Is it time for Hogs to bid farewell to War Memorial Stadium?

When I first came to the state of Arkansas from Florida and stepped onto campus in Fayetteville for the first time, in the fall of 1987, it was a whole new world – but one I immediately fell in love with.

That first week, meeting my new dorm-mates in Gregson Hall was quite a learning experience and a definite eye-opener. I could not wait to attend my first Razorback football game the following week, the home-opener against Tulsa. When I went to purchase my student season tickets, I was informed that the booklet included the three games in Fayetteville and the three games in Little Rock.

Still, half-clueless, I asked how far Little Rock was. Then was shocked to hear, “About three hours, if you take the Pig Trail.” Interstate 49 was only a visual plan at that point. But how was a freshman with no vehicle and little spending money supposed to get to Central Arkansas three times in the fall? Fortunately, I met some friends with cars, chipped in for gas, and made it happen. And our regular stops at Whatta-Burger in Russellville, on the way down, always helped softened the blow.

But I was still dumbfounded – three “home” games, three hours away? I was told Little Rock was where all the “big money” was, so the university felt obligated to appease the high-rollers. I had never heard of such a thing. I knew Alabama played one game a year in Birmingham, about an hour away from campus, and Ole Miss played one game in Jackson, about three hours away, also to schmooze the big wigs.

Now, with multi-million-dollar facilities on campuses across the nation, in addition to the current rules for “on-campus” recruiting, nearly every major college football program plays all their home games on campus, or somewhere close to it. Except for the University of Arkansas. Granted, it dwindled to one game a year, to now, one game every other year. But the fight rages on.

Razorback Stadium was originally constructed in 1937, under the name Bailey Stadium. It was renamed Razorback Stadium in 1941, and through the years expansion and improvements have continued to be made. In 1984, the stadium was expended to 51,000 seats at a cost of over $7 million. In 1999, it grew to 70,000, with additional concession stands and other amenities, at a cost of $75 million. Two years later, another $110 million was spent to add more seating, including club seats, additional skyboxes and a revamped pressbox. The most recent improvements occurred in 2018 at a cost $160 million, which enclosed the north endzone, added giant video screens on both ends, and provided a phenomenal locker room, weight room and recreational facility for the players – a much-needed recruiting tool.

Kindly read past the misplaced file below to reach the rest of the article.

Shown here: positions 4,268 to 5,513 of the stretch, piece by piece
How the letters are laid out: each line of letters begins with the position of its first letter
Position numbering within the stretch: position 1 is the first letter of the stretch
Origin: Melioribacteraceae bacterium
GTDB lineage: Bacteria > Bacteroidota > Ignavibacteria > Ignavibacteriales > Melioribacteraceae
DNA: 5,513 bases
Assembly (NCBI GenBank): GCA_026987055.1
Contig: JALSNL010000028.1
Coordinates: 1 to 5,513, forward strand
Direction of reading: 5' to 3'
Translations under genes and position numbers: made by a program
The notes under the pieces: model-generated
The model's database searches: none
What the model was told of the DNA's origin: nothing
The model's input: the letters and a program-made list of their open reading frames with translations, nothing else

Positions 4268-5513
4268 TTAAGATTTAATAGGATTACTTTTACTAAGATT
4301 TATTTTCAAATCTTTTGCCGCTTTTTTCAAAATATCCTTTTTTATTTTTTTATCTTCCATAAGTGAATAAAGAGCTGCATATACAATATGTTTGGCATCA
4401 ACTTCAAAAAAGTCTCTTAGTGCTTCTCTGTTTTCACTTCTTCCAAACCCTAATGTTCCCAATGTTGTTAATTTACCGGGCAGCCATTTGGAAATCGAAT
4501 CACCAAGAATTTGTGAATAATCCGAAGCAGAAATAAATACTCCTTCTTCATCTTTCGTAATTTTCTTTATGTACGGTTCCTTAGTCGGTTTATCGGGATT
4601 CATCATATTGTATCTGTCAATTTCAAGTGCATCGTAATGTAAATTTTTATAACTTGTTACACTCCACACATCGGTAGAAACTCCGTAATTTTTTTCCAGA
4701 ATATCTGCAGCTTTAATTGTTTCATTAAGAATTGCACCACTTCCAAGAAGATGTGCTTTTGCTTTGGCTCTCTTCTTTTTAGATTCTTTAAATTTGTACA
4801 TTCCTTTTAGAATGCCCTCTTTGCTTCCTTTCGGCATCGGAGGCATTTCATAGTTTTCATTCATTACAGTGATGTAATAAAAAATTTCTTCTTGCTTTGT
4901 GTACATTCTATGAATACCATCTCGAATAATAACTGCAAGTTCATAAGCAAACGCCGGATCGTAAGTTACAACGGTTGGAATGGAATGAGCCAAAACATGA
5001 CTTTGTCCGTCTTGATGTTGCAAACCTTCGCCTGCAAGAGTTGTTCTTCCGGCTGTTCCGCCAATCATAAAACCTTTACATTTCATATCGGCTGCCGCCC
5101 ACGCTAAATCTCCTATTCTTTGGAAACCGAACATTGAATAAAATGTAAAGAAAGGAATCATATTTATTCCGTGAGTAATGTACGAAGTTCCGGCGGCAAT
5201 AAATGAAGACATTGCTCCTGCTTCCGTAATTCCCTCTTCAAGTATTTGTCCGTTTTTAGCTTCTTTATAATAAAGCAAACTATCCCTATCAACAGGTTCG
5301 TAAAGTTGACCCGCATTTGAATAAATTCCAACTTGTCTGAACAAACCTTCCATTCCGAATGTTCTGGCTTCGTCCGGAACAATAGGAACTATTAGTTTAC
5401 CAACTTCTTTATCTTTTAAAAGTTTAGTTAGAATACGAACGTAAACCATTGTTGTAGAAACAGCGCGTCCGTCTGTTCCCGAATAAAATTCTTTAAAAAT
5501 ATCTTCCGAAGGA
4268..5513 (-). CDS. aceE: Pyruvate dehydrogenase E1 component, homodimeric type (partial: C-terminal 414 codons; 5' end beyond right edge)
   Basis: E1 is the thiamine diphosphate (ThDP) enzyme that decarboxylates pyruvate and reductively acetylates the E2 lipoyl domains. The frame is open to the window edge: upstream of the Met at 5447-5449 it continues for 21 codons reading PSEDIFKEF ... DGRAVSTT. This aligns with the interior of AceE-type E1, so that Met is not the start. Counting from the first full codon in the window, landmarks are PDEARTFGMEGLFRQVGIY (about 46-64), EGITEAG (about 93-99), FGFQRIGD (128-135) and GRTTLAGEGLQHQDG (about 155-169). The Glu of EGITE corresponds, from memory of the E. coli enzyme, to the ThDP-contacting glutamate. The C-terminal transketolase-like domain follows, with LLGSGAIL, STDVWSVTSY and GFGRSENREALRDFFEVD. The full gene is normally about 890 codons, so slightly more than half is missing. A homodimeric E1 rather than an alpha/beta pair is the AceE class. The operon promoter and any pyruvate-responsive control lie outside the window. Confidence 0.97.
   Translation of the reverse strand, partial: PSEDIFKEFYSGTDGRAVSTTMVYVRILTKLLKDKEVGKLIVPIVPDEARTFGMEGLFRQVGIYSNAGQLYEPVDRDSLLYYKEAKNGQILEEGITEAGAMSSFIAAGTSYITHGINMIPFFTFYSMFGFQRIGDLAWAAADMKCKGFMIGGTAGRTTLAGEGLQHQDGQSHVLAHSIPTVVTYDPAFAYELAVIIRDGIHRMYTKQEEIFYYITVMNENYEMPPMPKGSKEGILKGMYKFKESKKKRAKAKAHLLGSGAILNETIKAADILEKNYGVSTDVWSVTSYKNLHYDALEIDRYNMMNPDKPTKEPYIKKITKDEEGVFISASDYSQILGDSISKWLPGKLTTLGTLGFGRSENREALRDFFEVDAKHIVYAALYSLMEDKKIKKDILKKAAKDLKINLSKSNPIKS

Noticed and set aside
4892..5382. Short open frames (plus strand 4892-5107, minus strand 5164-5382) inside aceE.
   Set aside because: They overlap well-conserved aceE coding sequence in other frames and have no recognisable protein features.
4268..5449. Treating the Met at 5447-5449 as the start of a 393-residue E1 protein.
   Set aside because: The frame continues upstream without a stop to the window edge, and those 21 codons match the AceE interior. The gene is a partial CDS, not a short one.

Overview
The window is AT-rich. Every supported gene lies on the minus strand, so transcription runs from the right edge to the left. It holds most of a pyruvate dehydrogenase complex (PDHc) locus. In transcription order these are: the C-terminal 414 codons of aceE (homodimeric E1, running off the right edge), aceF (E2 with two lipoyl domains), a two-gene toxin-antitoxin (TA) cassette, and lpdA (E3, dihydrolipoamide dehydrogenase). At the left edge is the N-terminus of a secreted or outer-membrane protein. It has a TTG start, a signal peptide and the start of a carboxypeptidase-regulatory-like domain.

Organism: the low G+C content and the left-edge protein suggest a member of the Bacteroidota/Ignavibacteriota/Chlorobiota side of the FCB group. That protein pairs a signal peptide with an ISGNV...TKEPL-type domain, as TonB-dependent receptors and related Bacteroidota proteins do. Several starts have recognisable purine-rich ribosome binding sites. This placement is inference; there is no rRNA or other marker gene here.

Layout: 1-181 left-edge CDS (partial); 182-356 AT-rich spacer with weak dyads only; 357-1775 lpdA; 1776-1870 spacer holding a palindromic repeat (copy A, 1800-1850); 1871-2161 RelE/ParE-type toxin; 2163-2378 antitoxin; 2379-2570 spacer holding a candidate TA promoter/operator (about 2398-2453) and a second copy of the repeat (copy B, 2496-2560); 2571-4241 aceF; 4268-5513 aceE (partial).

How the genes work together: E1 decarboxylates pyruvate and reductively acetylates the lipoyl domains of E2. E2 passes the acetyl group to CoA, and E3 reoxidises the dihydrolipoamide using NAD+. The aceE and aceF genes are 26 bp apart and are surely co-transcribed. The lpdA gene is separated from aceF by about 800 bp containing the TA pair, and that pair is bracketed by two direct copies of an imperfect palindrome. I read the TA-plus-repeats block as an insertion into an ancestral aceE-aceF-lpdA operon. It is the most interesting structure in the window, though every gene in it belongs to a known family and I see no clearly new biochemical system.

The current capacity at Razorback Stadium is 76,212, often filled when the team is competitive, while the capacity at War Memorial is only 54,120. The announced attendance for Saturday’s game against Western Carolina was just over 44,000, roughly 80 percent. Not to mention, the 75-year-old stadium, the locker rooms and concession stands are predated and dilapidated. Even the national television networks have had issues broadcasting games there, which has led to less lucrative exposure in the past.

And although games in War Memorial are classified as “home” games, the NCAA has a different view, and limits the coaches’ contact with recruits, a definite hindrance in today’s competitive recruiting wars.

So, why keep playing games in Little Rock? Walmart and other Fortune 500 companies have assured that the real “big money” now resides in Northwest Arkansas, which is also ranked in the Top 5 of “Best Places to Live in America,” by US News & World Report. I believe the only list Little Rock appears on is “Crimes Per Capita.” No joke.

And please don’t compare it to the home-and-home series Arkansas has with Texas A&M in Dallas. First, that requires both teams to sacrifice a home game every other year and prevents the Hogs from having to go to hostile Kyle Field. It is also a highly publicized event, played in one of the country’s most luxurious NFL stadiums — which current players and potential recruits absolutely love. Not only is the stadium owned by arguably the biggest Razorback donor on the planet, but the game showcases the Hogs in the Dallas Metroplex, one of the nation’s hotbeds for recruiting.

So, is the UA obligated to play in Little Rock just to be fair to the people of Central Arkansas who support the Hogs, but don’t want to travel? Any other fan base in the country, particularly at the Power 5 level, often has to travel a distance to watch their team play at home. I do not see Oklahoma catering to its fans in Tulsa with a “home” game. You will not see Alabama playing in Mobile’s Ladd Peebles Stadium. Heck, LSU doesn’t even travel to the Superdome in New Orleans, where they have a huge fan base and boosters.

Little Rock games cost the university millions of dollars. Players do not get excited to travel and play in a run-down, unfamiliar stadium, with the possible few exceptions of the ones who have family and went to high school there. And according to the Twitter feeds I read Saturday, fans frankly don’t seem to have that great of an experience.

It just no longer makes common sense to keep sacrificing a true home game, for no reward. I agree, it’s unfortunate for some fans around the state, but the University of Arkansas is located in Fayetteville. Our majestic stadium sits proudly along Razorback Road. That’s home.

Story originally appeared on Razorbacks Wire